Food & Drinks

Kailash Parbat extravaganza that could turn Kenyans into ardent vegetarians


Crispy corn in a basket at Kailash vegan restaurant in Nairobi. PHOTO | POOL

I have never pictured myself going fully vegetarian. Yes, I enjoy salads but even in my salad picks, I gravitate towards those with shredded bacon, chicken, or tuna. So you can picture the skepticism once I stepped into a vegetarian restaurant.

On realising they have about six branches across the globe, my interest was piqued. Kailash Parbat which was started in India in 1952 has opened a vegetarian restaurant in Nairobi.

I found a perfect seat at the terrace but before I could start ordering, I had to contend with a little matter; understanding the menu. Monica Vaid is the Kenyan franchise owner.

As I slurped a mango-yoghurt, a drink flavoured with crushed fennel seeds, she explained that Kenya’s Kailash Parbat was the result of a craving for authentic Indian street foods.

“I had a limited number of places that could cater for my vegetarian leaning pescatarian diet. While my family members eat meat, I prefer fish and eggs having stopped eating meat when I was 11-years-old.

"So one day, craving chaats, my husband took me to a restaurant whose offering was disappointing. This presented an opportunity and with our association with a descendant of Kailash Parbat brand, the Kenyan franchise was birthed,” she says.

Getting the right spot, however, was not that easy. It took several years. When they eventually settled on the current location, the Kenyan franchise took off almost instantly. While she retains loyal customers, Monica feels the time is ripe to familiarise non-Indian communities with Indian foods and the health benefits of a vegetarian diet.


Dahi wada served at Kailash vegan restaurant in Nairobi. PHOTO | POOL

“Every so often we receive diners who come here, sit and go like, 'can we have chicken?” she muses with a smile.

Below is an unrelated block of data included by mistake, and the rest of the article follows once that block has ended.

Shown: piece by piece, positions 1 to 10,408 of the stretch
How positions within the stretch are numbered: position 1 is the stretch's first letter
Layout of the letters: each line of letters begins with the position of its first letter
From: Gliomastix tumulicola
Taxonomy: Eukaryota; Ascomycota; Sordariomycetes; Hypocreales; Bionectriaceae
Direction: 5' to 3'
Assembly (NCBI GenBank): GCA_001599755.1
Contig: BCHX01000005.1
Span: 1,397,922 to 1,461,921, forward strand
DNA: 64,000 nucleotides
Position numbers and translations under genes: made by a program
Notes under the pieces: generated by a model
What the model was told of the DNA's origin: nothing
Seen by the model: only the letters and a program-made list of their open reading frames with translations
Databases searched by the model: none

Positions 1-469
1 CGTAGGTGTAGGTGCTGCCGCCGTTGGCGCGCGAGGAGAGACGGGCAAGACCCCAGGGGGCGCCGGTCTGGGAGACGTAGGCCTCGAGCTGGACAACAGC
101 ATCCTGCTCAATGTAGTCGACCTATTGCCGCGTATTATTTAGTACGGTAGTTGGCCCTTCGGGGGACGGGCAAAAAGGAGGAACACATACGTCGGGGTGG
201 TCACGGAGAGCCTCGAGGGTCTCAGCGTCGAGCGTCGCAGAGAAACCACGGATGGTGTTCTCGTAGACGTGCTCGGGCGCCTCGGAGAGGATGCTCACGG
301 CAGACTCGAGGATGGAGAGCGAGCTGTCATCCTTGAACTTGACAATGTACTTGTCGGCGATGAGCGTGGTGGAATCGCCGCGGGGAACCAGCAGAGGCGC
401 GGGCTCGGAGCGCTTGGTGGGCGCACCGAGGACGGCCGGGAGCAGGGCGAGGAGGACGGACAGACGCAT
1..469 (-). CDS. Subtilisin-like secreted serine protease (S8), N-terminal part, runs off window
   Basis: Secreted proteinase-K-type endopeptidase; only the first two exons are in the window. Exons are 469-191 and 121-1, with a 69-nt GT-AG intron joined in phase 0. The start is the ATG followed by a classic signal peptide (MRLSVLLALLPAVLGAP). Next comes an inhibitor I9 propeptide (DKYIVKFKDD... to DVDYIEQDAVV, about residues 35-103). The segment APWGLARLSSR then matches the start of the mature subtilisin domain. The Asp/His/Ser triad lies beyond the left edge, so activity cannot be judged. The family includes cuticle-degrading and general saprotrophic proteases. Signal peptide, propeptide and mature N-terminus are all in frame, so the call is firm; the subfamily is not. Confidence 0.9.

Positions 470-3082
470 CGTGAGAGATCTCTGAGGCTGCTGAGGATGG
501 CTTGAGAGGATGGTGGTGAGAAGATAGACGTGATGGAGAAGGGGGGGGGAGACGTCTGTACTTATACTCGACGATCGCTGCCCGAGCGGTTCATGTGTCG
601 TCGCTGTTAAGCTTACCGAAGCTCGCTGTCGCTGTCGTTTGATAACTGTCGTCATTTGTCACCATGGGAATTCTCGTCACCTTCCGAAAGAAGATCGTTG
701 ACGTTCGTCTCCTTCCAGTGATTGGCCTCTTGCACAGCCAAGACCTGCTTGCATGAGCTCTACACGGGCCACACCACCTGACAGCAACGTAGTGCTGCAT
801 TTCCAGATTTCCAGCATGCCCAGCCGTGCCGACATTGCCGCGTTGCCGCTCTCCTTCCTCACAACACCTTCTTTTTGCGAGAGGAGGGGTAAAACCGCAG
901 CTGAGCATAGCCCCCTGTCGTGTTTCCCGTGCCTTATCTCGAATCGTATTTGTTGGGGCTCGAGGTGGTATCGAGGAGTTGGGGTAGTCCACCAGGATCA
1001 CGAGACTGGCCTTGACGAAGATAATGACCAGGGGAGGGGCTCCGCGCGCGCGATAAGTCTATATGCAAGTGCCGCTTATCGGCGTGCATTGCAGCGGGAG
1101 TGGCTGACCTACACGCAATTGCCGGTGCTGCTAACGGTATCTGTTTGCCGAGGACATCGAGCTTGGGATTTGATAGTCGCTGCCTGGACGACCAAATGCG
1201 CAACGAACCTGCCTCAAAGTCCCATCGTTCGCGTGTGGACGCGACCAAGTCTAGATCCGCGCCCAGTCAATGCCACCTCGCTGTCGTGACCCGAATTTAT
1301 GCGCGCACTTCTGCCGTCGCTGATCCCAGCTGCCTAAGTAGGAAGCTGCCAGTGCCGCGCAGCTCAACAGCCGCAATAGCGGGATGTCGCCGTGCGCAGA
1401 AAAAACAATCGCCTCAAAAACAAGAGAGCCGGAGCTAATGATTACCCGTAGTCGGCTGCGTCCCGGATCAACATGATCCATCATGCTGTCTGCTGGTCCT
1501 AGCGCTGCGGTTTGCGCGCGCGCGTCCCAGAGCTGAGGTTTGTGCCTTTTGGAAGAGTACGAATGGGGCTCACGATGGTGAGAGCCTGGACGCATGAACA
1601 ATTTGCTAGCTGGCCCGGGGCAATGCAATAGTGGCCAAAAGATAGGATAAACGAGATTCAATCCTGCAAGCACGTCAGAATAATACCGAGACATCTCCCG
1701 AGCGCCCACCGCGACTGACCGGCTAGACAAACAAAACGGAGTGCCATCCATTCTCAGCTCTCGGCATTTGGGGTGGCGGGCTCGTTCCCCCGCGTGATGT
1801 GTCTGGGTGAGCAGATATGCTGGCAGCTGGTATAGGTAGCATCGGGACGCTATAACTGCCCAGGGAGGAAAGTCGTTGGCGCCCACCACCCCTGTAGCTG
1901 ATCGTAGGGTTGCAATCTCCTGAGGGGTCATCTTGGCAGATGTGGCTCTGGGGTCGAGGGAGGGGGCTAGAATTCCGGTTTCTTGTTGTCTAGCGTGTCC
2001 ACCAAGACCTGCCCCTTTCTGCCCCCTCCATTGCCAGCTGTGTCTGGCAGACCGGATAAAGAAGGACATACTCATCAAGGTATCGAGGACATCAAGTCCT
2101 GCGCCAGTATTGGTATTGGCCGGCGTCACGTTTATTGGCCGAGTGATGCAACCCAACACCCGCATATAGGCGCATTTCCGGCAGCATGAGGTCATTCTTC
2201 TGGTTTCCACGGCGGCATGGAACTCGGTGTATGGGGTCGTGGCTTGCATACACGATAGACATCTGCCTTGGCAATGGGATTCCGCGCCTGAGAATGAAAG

While they have toyed with the idea of introducing meat, Monica notes that that would have to be a separate entity. What they are keen on, however, is to spread the chaat flavour by setting up pop-ups in different locations in Nairobi.

Acquainted with the menu, I tossed my hat into the vegetarian extravaganza. To start us off was paneer (Indian cottage cheese) and mushrooms made in tandoori clay pot appetisers and an exciting chaat platter of dahi wada, bhel puri, sev puri and crispy corn basket. Indian food is best eaten by hand.

I quite warmed up to the puri balls filled with spiced mashed potato served with spiced mint water and tamarind sauce and especially the Bombay version dumped in yoghurt.

I was not prepared for the value-for money food portions. Before I realised it my table looked like a cross between a kingly presentation and a glutton’s feast.

There was Chole Bhatura which is fried fluffy bread served with spicy chickpeas masala and onions, Samosa Ragda which is spicy potato puffs served with chickpea sauce and from South India was the Dosa pancake which came highly recommended for healthy gut-building properties.

All that and I barely scratched the menu. While Monica admits that the vegetables available locally are of superior quality, spices and essentials like watermelon seeds and tamarind are shipped from India.

They also employ experienced chefs who have worked at the mother Kailash Parbat for at least a decade and are familiar with the recipes that have been passed down for generations.

While it will not happen instantly, I finally can picture see myself picking a vegetarian date over a nyama choma one and while at it debunks the myth that ‘African vegan’ is an oxymoron.

Common as a breakfast dish, the Dosa is created from rice and lentils soaked together overnight then pureed in a machine then the naturally fermented butter.


Dahi puri at Kailash vegan restaurant in Nairobi. PHOTO | POOL

The mains are especially where my soul rested with Dal Mahkni winning me over. That Black Urad (lentil) and rajma(red kidney peas) combination simmered overnight and then enriched with butter and cream was simply delightful.

Coming close was the Paneer Tikaa Lababda chunks of barbeque paneer tikka swimming in special tomato gravy. These were matched by a choice of garlic Naan that dining experience.

All that and I barely scratched the menu with the soup section as well as the Bombay Nagri section (that is a food immersion through the various Mumbai street foods) and the Oriental Kitchen (that is Indo Chinese fusion kitchen) saved for my next visit.

To ensure that the coroner reported that it was death by food, nevertheless, I managed to stuff myself with Jamun E Jannat which is a Gulab Jamun (fried dough balls that are soaked in sweet, sticky sugar syrup) served with a base of rabri (sweet, condensed milk).

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